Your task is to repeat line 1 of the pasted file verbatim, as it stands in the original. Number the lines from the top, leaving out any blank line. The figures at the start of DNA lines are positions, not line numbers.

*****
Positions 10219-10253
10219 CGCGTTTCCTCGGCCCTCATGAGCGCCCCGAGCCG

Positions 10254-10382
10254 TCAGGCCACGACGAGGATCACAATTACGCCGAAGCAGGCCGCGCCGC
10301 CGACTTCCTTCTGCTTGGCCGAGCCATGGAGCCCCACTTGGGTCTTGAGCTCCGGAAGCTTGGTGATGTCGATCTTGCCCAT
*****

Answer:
Positions 10219-10253